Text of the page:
Archive for Wednesday, January 6, 2010

5 Questions: New year new you

Fitness club manager gives tips on exercise

Ashli Bowman, manager at Unlimited Fitness.

Ashli Bowman, manager at Unlimited Fitness.

January 6, 2010

Ashli Bowman, manager at Unlimited Fitness, discusses different ways people can stick to their resolution to shed a few pounds in the New Year.

Q: What tips do you have for people who want to work out more in 2010?

A: Set goals. Why do you want to get into shape? Is it to run a marathon or just play with your grandkids without getting winded? Once you have a goal in mind, write it down and put it on the refrigerator. Tell family and friends your goals to help you stick to it. Figure out what you need to hold you accountable; a workout partner, prepaid sessions with a personal trainer, a friendly wager with friends, etc.

Q: Have you noticed people doing too much as far as working out when they initially begin exercising?

A: Most people think they can work out like they did when they were twenty. They over train, get very sore, and begin finding excuses to stop. You didn’t get out of shape over night; you aren’t going to get back into shape over night either.

Q: Is there a certain time of day that is better for people to exercise?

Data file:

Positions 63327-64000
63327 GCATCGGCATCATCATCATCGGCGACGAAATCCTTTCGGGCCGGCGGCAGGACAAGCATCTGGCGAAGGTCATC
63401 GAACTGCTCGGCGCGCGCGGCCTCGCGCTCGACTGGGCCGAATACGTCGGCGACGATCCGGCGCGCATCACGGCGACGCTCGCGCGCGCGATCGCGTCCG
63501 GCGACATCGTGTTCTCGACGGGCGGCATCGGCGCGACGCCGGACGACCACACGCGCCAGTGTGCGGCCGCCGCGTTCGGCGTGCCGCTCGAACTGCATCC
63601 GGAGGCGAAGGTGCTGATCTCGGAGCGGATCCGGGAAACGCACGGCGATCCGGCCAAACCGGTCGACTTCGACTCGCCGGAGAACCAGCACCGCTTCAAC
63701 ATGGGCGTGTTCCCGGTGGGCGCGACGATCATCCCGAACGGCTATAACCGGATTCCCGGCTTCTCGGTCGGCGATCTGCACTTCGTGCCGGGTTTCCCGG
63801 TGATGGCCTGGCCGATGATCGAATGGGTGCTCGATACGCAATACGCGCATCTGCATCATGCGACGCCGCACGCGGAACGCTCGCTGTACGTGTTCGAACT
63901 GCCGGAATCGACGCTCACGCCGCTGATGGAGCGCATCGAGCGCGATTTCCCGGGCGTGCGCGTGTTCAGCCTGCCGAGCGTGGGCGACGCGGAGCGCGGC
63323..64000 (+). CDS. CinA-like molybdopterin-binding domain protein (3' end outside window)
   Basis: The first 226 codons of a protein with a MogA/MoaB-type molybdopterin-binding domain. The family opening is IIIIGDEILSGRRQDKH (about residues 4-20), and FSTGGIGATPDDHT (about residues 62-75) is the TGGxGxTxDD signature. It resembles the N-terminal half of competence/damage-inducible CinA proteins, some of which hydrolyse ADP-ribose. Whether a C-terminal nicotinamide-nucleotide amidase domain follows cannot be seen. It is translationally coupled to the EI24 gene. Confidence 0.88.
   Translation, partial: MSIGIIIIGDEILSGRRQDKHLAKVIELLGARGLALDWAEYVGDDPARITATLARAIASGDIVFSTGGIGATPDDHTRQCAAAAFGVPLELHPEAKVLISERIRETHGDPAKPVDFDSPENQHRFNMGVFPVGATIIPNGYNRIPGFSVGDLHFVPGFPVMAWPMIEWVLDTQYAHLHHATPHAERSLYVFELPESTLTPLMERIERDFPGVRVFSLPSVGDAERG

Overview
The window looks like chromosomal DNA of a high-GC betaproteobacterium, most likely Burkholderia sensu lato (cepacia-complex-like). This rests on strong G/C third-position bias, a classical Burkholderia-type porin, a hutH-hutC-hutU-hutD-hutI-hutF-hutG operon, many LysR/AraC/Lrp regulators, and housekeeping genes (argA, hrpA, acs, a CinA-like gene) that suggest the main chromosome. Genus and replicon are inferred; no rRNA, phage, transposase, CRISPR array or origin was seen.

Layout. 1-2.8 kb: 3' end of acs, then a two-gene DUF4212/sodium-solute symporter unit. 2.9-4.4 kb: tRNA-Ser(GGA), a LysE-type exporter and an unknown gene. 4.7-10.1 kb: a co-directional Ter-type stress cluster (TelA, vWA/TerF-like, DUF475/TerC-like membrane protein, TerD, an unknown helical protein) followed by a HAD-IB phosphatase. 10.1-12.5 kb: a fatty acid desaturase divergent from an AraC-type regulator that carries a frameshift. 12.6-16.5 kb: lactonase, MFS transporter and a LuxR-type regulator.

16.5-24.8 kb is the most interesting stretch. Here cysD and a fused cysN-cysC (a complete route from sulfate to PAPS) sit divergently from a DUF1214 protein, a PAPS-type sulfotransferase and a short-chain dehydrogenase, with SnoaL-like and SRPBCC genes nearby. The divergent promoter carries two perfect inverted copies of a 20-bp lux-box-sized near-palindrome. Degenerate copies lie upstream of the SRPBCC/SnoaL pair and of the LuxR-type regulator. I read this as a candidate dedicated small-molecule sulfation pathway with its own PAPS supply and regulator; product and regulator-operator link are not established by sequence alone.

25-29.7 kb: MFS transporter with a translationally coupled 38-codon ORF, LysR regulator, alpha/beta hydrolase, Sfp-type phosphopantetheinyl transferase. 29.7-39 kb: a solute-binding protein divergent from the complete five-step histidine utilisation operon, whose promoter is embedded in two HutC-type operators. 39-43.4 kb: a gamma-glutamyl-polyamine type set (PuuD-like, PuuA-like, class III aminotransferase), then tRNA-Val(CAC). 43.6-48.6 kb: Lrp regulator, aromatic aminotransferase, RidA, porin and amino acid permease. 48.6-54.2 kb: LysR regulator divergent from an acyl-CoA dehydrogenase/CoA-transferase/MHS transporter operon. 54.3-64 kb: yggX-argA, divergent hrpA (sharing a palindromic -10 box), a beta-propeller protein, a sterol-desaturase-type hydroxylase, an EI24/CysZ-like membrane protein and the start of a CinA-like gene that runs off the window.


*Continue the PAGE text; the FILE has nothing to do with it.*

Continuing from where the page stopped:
A: Research supports that working out in the morning is a little more productive for those wishing to burn calories. Exercise boosts metabolic rate, so the earlier you get the motor revved up in the morning the more calories you will burn throughout the day. But, the most important thing is scheduling a time that works in your schedule and making it an appointment you cannot skip.

Q: Is it better to eat before or after working out?

A: This is a tough one as there are many factors to consider. The most simplistic view is: If you want to lose weight, you need to burn more calories than you consume. Now, let’s assume you are working out in the morning and decide to skip breakfast. In the twelve hours between supper and breakfast you may have burnt 1,100 calories. Then you complete a 400-calorie workout driving the deficit to 1,500 calories. Your body is going to go into starvation mode and your metabolism will slow down. This is the polar opposite of what you are shooting for. Ideally you will avoid big swings in calories either in consumption or expenditure.

Q: Why do some people have trouble sticking with the resolution?

A: Frustration. People have unrealistic expectations and don’t think long term. Your health is constantly in flux. It is important to think of exercise not as punishment or a chore, but rather an investment in your future. Being active helps all aspects of our bodies to operate more efficiently, including our brains. Thirty minutes of your time three times a week is all you may need to add years to your life. An hour and a half out of 168 hours for ten or fifteen more years with your family and friends sounds like a no-brainer to me.

Just remember to not expect an immediate weight loss. People become so discouraged when they see a slight weight gain when beginning their new workout program, when actually, gaining weight during those first couple of weeks is completely normal. Stick with your workout plan, eat a healthy diet, and those results will begin showing and you’ll be on your way to a new you in the New Year.


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